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Prevalence of elevated blood leads and exposure to lead in construction trades in Iowa and Illinois.
Reynolds; SJ; Seem-R; Fourtes-LJ; Sprince-NL; Johnson-J; Walkner L; Clarke-W; Whitten-P
Am J Ind Med 1999 Aug; 36(2):307-316
BACKGROUND: Despite lowering of the permissible exposure level for lead in construction from 200 to 50 microg/m3 in 1993, excessive lead exposure continues to be a problem. Relatively little data are available from the Midwestern U.S. on the environmental lead concentrations generated during various construction activities and the potential for worker exposure. This study characterized the prevalence of blood lead concentrations in high-risk construction trades in Iowa/Illinois, and identified risk factors for occupational exposure to lead in these construction workers. METHODS: A sample of 459 workers was selected from the total population of all union members from trade groups of painters, plumbers/pipefitters, ironworkers, laborers, and electricians. Participants completed an interviewer-administered questionnaire obtaining information on demographics, symptoms, occupational history, work practices, personal protective equipment, and training. Venous blood samples were collected from each participant and analyzed for blood lead (using atomic absorption spectroscopy) and free erythrocyte protoporphyrin levels. RESULTS: Blood lead levels (BLLs) of construction workers ranged from 0.1 to 50 microg/dL. Geometric mean blood lead concentrations by trade group were: laborers (7.6 microg/dL, n = 80); painters (5.9 microg/dL, n = 83); ironworkers (5.2 microg/dL, n = 87); plumbers (4.4 microg/dL, n = 82); electricians (2.4 microg/dL, n = 91). Blood lead levels for painters and laborers were significantly higher than other trade groups, and levels for electricians were significantly lower (p < 0. 01). Participants reported working primarily on commercial and industrial projects including new construction, renovation, and demolition. There were significant differences between the types of projects performed by different trade groups with laborers performing more highway/bridge renovation (p < 0.01), and plumbers reporting more residential remodeling (p = 0.05), repair of water lines containing lead (p = 0.04), or work on lead joints (p < 0.01). In addition to trade, elevated blood lead levels were associated with the type of construction project (especially bridge renovation and residential remodeling) and activities that include welding, cutting, rivet busting. The age of the home in which the worker lived, and hobbies such as casting/smelting lead for bullets or sinkers, were also important risk factors. Compliance with OSHA's Construction Lead Standard, and implementation of good occupational health and safety practices in general, was poor. CONCLUSIONS: Blood lead levels of 459 construction workers differed by the type of trade, type of project and specific job activity owing to differences in the inherent exposure potential of each task. Although the numbers of workers performing lead abatement projects were small, the trend for lower BLL in this group provides evidence that training, implementation of engineering controls, and proper use of personal protective equipment such as respirators is effective in controlling lead poisoning.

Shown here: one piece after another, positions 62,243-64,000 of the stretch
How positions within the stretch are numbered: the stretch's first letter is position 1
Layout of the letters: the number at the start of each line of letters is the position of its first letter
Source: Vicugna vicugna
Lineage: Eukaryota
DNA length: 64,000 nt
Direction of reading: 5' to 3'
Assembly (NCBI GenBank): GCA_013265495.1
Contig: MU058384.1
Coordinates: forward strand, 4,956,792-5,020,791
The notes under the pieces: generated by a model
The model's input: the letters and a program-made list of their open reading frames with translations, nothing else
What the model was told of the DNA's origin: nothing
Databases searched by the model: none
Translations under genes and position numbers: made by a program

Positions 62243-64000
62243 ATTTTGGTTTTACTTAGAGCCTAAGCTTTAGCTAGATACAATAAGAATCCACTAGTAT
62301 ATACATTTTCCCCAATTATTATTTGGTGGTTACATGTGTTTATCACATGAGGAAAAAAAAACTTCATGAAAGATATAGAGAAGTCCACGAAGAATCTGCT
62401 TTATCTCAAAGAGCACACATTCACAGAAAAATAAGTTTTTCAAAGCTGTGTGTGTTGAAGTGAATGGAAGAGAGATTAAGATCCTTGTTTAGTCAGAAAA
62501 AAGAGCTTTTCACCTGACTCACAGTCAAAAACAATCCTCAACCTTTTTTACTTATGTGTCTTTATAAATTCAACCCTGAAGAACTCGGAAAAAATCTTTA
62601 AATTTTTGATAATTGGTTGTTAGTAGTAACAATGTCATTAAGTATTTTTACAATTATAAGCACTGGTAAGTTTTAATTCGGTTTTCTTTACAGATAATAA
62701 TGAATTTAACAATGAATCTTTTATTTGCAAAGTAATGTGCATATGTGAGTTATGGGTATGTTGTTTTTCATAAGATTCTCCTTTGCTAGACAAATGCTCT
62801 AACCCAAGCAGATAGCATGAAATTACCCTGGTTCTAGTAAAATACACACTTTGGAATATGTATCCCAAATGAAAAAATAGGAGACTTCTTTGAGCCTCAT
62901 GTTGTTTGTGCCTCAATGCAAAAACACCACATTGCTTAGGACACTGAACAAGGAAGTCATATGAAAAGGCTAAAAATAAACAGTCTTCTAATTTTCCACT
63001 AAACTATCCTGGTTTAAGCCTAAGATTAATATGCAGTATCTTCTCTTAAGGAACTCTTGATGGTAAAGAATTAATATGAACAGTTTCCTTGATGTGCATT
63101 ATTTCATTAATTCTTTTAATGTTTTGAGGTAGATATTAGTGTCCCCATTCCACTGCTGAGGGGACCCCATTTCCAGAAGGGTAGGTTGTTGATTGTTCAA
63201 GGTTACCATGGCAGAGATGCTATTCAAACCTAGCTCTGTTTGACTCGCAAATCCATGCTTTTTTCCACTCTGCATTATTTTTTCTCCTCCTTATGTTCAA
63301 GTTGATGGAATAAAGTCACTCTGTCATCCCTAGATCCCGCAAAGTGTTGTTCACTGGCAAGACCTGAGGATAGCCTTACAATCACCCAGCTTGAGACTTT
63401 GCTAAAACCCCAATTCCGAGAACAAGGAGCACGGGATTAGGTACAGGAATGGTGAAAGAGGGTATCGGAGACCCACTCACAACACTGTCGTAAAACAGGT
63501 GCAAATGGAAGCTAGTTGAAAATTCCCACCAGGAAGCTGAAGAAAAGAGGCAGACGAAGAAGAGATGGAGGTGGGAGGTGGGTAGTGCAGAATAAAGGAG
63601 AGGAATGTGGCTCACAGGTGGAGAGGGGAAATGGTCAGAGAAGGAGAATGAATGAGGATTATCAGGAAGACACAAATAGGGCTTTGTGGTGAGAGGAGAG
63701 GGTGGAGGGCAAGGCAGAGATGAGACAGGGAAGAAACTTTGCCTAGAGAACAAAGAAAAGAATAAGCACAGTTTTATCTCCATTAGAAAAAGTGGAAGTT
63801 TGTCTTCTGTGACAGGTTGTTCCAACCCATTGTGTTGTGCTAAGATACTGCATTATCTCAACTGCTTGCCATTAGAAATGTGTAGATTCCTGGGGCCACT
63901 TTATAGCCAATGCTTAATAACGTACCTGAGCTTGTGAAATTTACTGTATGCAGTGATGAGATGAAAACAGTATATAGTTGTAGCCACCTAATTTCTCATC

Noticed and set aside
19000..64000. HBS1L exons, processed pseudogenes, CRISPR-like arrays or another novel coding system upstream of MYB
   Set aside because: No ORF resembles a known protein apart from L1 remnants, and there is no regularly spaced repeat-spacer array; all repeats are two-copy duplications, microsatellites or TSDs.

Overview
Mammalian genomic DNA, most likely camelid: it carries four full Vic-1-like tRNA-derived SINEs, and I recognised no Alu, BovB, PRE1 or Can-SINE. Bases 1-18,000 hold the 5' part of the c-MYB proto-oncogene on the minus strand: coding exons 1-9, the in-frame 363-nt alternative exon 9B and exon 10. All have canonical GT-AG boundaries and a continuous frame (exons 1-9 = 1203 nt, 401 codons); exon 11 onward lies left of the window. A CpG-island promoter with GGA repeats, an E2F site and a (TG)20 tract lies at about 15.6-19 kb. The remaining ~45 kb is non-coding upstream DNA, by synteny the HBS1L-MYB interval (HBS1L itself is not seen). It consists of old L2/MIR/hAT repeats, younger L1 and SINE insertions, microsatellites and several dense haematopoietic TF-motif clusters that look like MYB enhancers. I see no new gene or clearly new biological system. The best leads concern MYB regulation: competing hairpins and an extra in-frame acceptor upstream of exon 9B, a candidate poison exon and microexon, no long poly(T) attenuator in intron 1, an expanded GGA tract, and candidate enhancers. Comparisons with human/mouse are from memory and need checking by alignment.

Inorganic-lead; Lead-dust; Industrial-hygiene; Exposure-levels; Construction-workers; Blood-analysis; Personal-protective-equipment; Protective-equipment; Poison-control; Training; Author Keywords: universal precautions; health care workers; nurses; blood-borne pathogens; safety climate; occupational health and safety; work environment
Stephen J. Reynolds, University of Iowa, Department of Preventive Medicine and Environmental Health, 140 IREH, Iowa City, IA 52242-5000
Issue of Publication
American Journal of Industrial Medicine
Prev Med & Environmental Hlth University of Iowa 100 Oakdale Campus-106 Amrf Iowa City, IA 52240-5000
Page last reviewed: May 5, 2020
Content source: National Institute for Occupational Safety and Health Education and Information Division